Dear Simon,

I am seeking advice about gloves. Firstly what colour pairings do gloves go with? Is it possible to be adventurous or should one stick to brown and black? Also where could I find a very tight pair of leather gloves? Fingerless gloves for shooting do not agree with me and a very tight (for enhanced sensitivity) pair would be great.

Image: The SartorialistThank you


The key to gloves is not to match them with anything, but as with any accessory, be aware of colours that go well together because of their relative formality or colour palette.

There is nothing wrong with brown or black, but black in particular is rather limiting. I would only wear black gloves with suits and other formal outfits when you are likely to be wearing black shoes. Dark brown is more flexible, as it would certainly go with any other more casual outfit, but chestnut is even better. And now we begin to get into our stride.

A tan glove has more potential for patination, which can wonderful personality to any leather product, and skins like peccary or carpincho provide softness and interesting texture in the same tan tones. Green, too, in paler variations, is more interesting than brown but within the same autumnal colour palette. I have a particularly lovely pair of green lambskin gloves from Bill Amberg that have proven to be surprisingly versatile.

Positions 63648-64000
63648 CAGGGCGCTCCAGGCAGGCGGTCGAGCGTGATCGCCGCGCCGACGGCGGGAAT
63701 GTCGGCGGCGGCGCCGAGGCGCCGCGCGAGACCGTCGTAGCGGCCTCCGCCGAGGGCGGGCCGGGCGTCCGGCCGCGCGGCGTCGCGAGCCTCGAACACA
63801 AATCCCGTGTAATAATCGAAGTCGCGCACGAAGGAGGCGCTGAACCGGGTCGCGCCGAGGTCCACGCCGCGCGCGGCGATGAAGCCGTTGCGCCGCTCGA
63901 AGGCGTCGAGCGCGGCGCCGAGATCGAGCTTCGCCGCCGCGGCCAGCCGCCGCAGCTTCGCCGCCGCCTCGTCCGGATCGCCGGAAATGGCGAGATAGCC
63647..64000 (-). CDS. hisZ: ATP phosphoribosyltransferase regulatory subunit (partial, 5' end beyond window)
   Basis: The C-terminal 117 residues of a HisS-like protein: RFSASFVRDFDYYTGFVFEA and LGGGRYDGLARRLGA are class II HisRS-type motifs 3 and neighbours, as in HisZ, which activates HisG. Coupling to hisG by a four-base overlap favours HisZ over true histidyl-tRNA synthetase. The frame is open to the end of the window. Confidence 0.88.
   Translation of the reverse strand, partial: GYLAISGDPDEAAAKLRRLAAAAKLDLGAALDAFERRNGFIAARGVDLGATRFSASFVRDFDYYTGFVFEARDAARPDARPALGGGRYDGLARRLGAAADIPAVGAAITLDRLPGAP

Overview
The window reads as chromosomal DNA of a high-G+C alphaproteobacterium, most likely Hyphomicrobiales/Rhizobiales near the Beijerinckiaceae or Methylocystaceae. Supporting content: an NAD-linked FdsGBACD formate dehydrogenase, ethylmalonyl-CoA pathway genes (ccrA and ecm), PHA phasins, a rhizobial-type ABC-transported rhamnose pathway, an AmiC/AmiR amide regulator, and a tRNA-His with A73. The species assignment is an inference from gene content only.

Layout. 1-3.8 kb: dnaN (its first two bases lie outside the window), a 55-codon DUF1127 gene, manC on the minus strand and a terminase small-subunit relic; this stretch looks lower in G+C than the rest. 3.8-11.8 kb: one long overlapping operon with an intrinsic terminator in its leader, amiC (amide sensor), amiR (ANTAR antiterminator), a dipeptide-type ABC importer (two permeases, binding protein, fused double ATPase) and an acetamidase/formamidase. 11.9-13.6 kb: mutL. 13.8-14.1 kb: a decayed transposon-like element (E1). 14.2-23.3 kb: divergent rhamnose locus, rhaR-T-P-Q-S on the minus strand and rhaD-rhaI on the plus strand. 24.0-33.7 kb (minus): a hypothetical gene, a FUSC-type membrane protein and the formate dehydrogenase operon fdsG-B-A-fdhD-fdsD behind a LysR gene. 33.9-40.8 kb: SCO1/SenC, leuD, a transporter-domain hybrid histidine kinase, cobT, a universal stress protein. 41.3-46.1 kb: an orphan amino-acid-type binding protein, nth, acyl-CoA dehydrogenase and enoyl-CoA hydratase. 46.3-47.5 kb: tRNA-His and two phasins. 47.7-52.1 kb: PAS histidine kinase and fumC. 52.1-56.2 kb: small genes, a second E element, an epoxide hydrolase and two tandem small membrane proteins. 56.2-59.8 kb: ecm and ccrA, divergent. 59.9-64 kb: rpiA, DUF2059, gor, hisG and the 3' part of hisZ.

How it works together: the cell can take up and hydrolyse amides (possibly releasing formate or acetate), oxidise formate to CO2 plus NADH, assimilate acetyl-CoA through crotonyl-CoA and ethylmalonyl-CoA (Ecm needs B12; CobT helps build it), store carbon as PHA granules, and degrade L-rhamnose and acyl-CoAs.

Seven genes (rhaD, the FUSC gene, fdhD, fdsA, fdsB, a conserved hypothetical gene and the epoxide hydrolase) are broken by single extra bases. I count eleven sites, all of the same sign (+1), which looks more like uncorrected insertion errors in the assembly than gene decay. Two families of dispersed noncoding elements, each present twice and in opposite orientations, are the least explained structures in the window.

The paler or darker – essentially, the less saturated – a glove is the more formal it can be. Hence yellow chamois is a classic formal glove and, though a little showy, can be a lovely alternative to black with suits.

You have a wide range of choices therefore, and are certainly not restricted to black and brown. If you are a lawyer and wear grey suits every day with black Oxfords, black gloves are probably a must. The managing partner may wear yellow chamois with the same outfits. Elsewhere, tan is probably the most versatile colour and dark browns or other dark colours the next.

Looking at the Dent’s site (the Heritage Collection is hand-sewn and stretched – see post here), the options include very dark browns, greys and greens alongside the standard colours. Lissom & Muster also stocks some good Chester Jefferies pairs.

Recommending some that are close fitting is difficult, as much depends on your hands. But you want to go for unlined gloves, and those with the seams turned out so the fit can be closer, particularly through the fingers. With any of the online heritage retailers, you’ll probably find that stock is low at the moment as this is the ‘off’ season. But you only have a few weeks to wait.